Oh, no. Is that? Wait, maybe it’s just food or a make-up smudge. No, it’s definitely a zit. Crap.
As I move my face closer to the mirror and examine my new blemish, I can’t help but feel completely dejected and demoralized, “another one?” I know I’m not supposed to touch or squeeze it but I go in for the kill anyway, hoping that at the very least I can make it look a little better under some foundation. As I’m going to work on it, I can’t stop the tears from forming in my eyes; this scenario isn’t a new one for me.
I’ve struggled with my skin since the very young age of thirteen. Yup, puberty … what a great time. My acne has always been pretty centralized around my chin, with an occasional blemish above my lip or on my nose (my particular favorites were the ones at the very tip—how flattering!) I was a child, though, and at the time it never really occurred to me that it was something to be embarrassed about. Most of my friends and fellow school mates all suffered from it to some degree, some a lot worse than mine.
As time went on and my acne didn’t clear up, I became unhealthily aware of its presence. My self esteem plummeted. I’m a grown woman, damnit! I shouldn’t have to be squeezing zits and caking on make up to feel beautiful. Thus, my quest for beautiful skin began—a journey that has become a long and arduous one, leaving me at times, feeling so low that I wouldn’t be seen in public.
I’ve been to countless dermatologists and estheticians that have all offered the same results—failure. I’ve tried everything under the sun: antibiotics, facials, peels, topical creams, the Obagi skin care system (that cost me a pretty penny), special diets; you name it, I’ve tried it. For those who join me in suffering from hormonal acne, I’m sure you have all experienced something similar in your dermatological care—spending lots of money on products that raise your hopes but offer ZERO long term pay offs. The roller coaster of emotions I’ve felt has been often unbearable.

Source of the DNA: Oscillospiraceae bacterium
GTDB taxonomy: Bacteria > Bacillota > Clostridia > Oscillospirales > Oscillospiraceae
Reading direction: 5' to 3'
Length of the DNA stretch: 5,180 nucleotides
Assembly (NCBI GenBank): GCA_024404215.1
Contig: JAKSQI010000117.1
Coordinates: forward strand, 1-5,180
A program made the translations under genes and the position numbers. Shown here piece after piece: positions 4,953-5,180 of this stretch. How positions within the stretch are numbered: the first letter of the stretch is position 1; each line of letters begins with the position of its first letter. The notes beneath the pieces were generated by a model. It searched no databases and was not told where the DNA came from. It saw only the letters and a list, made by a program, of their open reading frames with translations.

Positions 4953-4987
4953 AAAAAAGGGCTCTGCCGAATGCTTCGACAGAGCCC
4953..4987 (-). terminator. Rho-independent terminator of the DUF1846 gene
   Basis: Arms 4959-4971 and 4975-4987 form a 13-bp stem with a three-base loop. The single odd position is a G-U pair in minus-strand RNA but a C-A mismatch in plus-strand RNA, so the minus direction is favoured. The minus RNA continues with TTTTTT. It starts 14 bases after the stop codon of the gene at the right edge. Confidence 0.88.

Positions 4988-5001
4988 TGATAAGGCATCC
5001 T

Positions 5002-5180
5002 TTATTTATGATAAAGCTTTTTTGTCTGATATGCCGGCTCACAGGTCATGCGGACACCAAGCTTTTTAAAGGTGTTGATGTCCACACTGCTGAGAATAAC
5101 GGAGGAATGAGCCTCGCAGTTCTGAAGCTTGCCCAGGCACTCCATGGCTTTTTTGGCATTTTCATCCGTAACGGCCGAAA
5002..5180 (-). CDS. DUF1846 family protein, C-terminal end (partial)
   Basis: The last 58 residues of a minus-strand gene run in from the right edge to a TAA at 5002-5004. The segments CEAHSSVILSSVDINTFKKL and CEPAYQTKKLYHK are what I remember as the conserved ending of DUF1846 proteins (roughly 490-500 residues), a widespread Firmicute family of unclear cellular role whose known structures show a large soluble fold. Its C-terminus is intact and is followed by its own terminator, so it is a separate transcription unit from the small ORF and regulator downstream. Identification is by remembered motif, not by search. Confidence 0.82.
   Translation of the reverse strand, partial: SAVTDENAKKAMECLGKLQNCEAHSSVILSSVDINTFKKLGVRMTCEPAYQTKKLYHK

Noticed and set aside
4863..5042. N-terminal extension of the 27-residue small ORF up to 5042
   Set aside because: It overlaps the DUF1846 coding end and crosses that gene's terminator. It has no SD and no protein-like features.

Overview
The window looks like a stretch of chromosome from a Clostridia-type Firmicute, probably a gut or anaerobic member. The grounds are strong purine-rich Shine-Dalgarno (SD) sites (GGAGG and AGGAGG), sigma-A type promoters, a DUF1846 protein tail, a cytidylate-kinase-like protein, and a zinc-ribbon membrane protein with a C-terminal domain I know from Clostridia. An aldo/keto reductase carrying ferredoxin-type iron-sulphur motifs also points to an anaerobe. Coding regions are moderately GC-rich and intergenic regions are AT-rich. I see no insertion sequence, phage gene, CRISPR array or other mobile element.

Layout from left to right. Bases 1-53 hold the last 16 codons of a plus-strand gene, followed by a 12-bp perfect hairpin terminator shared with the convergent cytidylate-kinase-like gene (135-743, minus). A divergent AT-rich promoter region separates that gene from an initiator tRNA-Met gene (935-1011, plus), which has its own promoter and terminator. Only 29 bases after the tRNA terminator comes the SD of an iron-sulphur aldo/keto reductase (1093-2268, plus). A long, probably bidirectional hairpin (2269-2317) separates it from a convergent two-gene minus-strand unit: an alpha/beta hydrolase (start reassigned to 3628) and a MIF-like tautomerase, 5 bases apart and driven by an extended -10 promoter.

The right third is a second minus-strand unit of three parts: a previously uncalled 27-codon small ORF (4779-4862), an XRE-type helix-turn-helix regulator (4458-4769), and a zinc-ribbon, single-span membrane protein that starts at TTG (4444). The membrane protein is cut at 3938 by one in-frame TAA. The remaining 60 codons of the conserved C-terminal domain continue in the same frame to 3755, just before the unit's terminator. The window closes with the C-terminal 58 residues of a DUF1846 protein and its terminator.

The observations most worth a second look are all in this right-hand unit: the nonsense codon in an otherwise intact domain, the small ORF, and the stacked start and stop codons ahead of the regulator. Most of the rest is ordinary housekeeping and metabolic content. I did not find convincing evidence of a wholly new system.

It wasn’t until recently that I tried yet another skin doctor here in my relatively new home town of San Francisco. At first they offered the same crap: Accutane (which I feel is not worth the risk), antibiotics, blah, blah, blah. What else you got doc? Then she mentioned something I had never heard of before: Spironolactone. She explained to me that it’s a drug commonly used for lowering blood pressure and eliminating excess water from the body but that it’s also used for acne. Something in its chemistry blocks the oil producing hormone that causes acne. I was immediately skeptical and when she mentioned that I had to get blood testing every three months I ran for the hills, settling on a new topical treatment called Duac.
I started to see results using this new cream, all of the little pimples and white heads that I would get were virtually non existent. However, the cystic ones remained. Cystic is the worst form of acne, if you weren’t aware. They are often very painful and large, leaving nasty scars and indentations in their wrath. They are not fun by any means.
I once again became antsy and even more insecure with my rising scar count. When I looked in the mirror that’s all I saw and was disgusted. I thought about what my Dr. said and went back to talk about the Spironolactone again. She reassured me that many people had seen results with this particular drug and that I should strongly consider it. That night I went home and did some research on the internet and was overwhelmed with the positive responses I was reading. I took my lab work in the next day and got my blood drawn. I was prescribed the drug the following day.
It’s now been three weeks and I’ve already seen a vast improvement in my skin. I almost don’t believe it; I keep maniacally looking at myself in the mirror to make sure I haven’t had a massive break out. I guess that’s part of my problem, though. I need to stay positive! Things are looking good right now and instead of just enjoying it, I’m waiting for the worst. There is no way at this point, to fully qualm my fears of future breakouts considering the struggle I’ve been through in the past. However, I can learn to take things a day at a time. Now, when I find myself stressing out, I recite these words: Breathe. Stay calm. Everything will be okay regardless of whether or not I have a Cover Girl complexion. It could be a lot worse.
My humble advice for anyone who has had similar sufferings: there IS hope. Find what works best for you and run with it. It may not be a perfect solution but nothing in life is perfect. At the end of the day, all that’s in our power is to remain positive and to keep on truckin’.